Friday, March 31, 2017

Hey Atlanta, how about mass transit now, eh?

Ramblings Post #332
Atlanta is a car city. We have a mass transit system that people have fought tooth and nail against since its inception and now, well, here we are. It's gonna be a long hot summer. And the city is for the most part gonna be divided in half. The days of the floating party, the caravan of fun and the city wide club hopping might just be on hold for a minute. I'm not even going to talk about how the Metro Area Rail and Transportation Authority is going to have to bring it, and bring it hard. Since after all, ....nobody saw this coming.  *snicker*

Thursday evening, a bridge section of I-85, a major artery for the city of Atlanta, collapsed after the structure gave way during what could only be properly described as a conflagration. A big, roaring flame. Apparently just plain old fire can melt steel beams, who knew? Even worse it feel over a section right by another major artery, Piedmont Road. This will only compound the problem, as I'll explain later. This whole process will take months, at minimum four or five, to repair and should shut down not one but two major thoroughfares that connect the Northern suburbs and the rest of Atlanta. We might not be a car city much longer. 

This is the year Marta finally gets properly funded folks! Marta card sales are already up 80% and it's only the first day! Mark your calendar because if a catastrophe that will split the metro region in half won't do it, nothing will. Nothing.

The city of Atlanta is funny. On a map it looks roughly like the Vitruvian Man, with two major highways meeting, running together through the bulk of the city and then splitting again just above the airport. But in reality, only the northern part of the city (above I-20) means anything, as it is the focus of pretty much all development. Coincidentally, most of the black people live below I-20. Not that the two are connected, I'm just saying. A close look at the map however reveals that the city is not exactly a grid, but more a collection of paved cattle trails and footpaths that seemed like a good idea in 1820. As such, the metro area is really more a collection of roads that only incidentally connect to one another in some places, and not at all in others. This quirk of design is why the single collapsing highway section is such a problem.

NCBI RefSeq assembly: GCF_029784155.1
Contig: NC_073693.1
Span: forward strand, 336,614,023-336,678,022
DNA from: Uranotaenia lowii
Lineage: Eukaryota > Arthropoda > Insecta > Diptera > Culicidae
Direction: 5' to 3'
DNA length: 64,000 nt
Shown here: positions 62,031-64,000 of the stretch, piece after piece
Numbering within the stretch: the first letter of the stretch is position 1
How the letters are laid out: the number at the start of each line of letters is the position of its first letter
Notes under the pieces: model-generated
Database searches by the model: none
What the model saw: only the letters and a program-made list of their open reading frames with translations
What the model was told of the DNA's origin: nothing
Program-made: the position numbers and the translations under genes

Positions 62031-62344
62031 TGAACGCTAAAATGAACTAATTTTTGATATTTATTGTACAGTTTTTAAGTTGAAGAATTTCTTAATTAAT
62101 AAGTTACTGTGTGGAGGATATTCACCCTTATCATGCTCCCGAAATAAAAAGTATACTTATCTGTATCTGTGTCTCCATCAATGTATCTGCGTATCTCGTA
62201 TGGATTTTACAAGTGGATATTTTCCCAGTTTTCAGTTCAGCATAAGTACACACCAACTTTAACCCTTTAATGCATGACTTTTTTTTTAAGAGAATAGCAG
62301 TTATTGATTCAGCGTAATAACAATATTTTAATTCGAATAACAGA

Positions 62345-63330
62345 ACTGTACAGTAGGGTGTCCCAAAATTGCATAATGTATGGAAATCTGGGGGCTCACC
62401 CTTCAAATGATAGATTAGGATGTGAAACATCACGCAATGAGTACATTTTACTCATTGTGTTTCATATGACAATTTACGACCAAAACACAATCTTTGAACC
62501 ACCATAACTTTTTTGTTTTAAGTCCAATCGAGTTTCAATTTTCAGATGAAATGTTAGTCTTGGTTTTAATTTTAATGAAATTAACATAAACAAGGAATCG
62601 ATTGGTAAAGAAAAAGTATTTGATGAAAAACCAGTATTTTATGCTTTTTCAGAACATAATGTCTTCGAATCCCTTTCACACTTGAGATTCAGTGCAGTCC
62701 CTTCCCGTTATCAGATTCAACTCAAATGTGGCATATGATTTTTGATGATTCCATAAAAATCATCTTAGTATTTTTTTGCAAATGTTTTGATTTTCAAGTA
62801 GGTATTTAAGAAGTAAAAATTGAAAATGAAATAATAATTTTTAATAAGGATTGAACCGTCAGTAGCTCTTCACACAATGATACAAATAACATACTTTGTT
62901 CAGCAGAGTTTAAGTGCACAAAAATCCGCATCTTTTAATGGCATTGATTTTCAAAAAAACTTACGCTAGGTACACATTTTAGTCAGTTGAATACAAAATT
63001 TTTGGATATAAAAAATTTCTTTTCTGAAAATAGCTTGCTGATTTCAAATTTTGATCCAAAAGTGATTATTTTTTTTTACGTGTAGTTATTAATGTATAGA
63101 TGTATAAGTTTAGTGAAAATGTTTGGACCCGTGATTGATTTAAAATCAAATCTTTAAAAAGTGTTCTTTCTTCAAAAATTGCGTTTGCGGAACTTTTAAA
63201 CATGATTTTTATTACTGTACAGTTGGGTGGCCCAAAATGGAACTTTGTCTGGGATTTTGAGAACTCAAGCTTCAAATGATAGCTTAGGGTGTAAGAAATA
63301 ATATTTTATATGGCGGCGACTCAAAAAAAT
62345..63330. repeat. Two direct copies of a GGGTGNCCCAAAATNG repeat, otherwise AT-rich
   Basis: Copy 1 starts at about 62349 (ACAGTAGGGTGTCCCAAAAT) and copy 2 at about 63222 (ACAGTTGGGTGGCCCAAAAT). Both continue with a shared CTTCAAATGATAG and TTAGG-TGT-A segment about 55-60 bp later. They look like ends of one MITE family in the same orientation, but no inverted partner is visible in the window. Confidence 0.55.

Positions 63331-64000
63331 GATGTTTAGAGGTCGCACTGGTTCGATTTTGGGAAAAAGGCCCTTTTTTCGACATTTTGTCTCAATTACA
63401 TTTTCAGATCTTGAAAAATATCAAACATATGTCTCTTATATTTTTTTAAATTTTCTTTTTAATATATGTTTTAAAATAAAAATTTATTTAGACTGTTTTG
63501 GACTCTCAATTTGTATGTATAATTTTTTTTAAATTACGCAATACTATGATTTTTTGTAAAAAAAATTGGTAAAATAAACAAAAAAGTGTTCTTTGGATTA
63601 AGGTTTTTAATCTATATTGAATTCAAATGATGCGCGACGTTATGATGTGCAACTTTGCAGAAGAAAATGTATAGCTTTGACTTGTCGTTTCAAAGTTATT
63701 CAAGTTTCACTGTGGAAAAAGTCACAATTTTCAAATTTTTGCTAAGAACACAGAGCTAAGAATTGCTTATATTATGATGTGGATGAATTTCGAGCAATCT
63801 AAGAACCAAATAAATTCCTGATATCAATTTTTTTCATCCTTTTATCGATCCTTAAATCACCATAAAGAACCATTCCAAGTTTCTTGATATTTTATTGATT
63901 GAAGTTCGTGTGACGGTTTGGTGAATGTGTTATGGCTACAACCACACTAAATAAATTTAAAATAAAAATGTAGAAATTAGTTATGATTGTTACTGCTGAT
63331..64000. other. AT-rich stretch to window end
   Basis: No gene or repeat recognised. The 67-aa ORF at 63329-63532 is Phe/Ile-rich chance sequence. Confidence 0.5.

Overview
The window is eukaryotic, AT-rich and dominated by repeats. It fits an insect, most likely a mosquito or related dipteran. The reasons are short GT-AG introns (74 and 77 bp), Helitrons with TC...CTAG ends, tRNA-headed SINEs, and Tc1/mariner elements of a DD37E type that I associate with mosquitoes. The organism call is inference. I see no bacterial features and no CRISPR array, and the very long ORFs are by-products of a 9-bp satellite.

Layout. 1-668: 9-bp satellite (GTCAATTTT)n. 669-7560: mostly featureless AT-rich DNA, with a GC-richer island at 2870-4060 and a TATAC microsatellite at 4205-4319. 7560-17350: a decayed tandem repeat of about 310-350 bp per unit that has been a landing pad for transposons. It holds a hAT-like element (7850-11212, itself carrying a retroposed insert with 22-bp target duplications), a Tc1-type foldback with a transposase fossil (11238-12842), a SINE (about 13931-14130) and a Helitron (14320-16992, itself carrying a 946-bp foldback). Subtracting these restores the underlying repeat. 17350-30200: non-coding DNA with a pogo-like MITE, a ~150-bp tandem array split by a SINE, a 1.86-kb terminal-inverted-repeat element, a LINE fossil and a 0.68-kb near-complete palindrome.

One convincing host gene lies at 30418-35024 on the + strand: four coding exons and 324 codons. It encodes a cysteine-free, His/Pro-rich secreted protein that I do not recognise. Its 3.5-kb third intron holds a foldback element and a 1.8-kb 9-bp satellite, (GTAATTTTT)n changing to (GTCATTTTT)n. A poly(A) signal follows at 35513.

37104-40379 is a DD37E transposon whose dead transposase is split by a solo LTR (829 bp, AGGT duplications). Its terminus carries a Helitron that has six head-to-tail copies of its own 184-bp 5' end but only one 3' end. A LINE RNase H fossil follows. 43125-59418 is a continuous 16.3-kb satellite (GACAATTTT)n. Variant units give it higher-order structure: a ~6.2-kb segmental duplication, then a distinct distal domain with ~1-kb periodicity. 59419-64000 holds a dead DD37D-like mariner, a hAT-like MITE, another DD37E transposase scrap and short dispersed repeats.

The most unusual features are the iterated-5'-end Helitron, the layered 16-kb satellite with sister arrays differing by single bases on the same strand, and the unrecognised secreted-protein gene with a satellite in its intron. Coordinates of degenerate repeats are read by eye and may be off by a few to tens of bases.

Photo by Redditor - nico6426
I-85 where it runs through Atlanta is regularly used by, EVERYBODY IN THE METRO AREA. It connects Midtown (with over 35 construction projects underway or announced) with Buckhead - the center of all things trendy in the New South. When it gets the middle of the city and meets 75 we call it the Downtown Connector.  So, kinda important. The other two main roads in the city are Peachtree, not that Peachtree, the other one, no the other other one, the one in the middle, sheesh, and Piedmont Road on the East side of town. Strangely, all three of these intersect in Buckhead. There is no counterpart on the west side of Atlanta, because there really isn't. Because that's why. And now that I-85 has fallen onto Piedmont, there is only Peachtree Road a four lane red-light riddled strip that remains.

Although some will claim it will not be that bad, because although the section of I-85 that fell is actually just north of Piedmont Road, the truth is the fire damage is extensive. Although only the one section fell, the flames touched everything around it, and even money says several other sections of the road surface above and below the area will have to be collapsed and rebuilt just to be on the safe side. More than likely one of the sections directly over Piedmont Road. And even if they don't have to bring that section down on purpose as a safety concern, the fastest way rebuild the section that did fall would involve...blocking Piedmont Road. 

Where I work, going forward referred to as the Ranch, the parking deck was half empty the day after and I had my pick of just off prime spots. The spot where I grab lunch was sparse as well. Because we had no off highway traffic a whole section of my home commute normally a pain was light and easy. But, I live INTOWN, and the highway that goes all the way around the perimeter of the city was bumper to bumper for nearly half its circumference, backing up the designated alternate routes for hours. And that's with the county in a State of Emergency and half the city told to work from home or just take the day off. I shudder to think of what's going to happen on Monday when the flood gates open. I may go to work way early. Or I mean, leave for work. When I make it is anyone's guess. 

It's gonna be a strange summer in Atlanta.

Barkeep, let me get a cold beer, some of that hot fish and some white bread.

What? You thought I was gonna make a bar-b-que joke? For shame....

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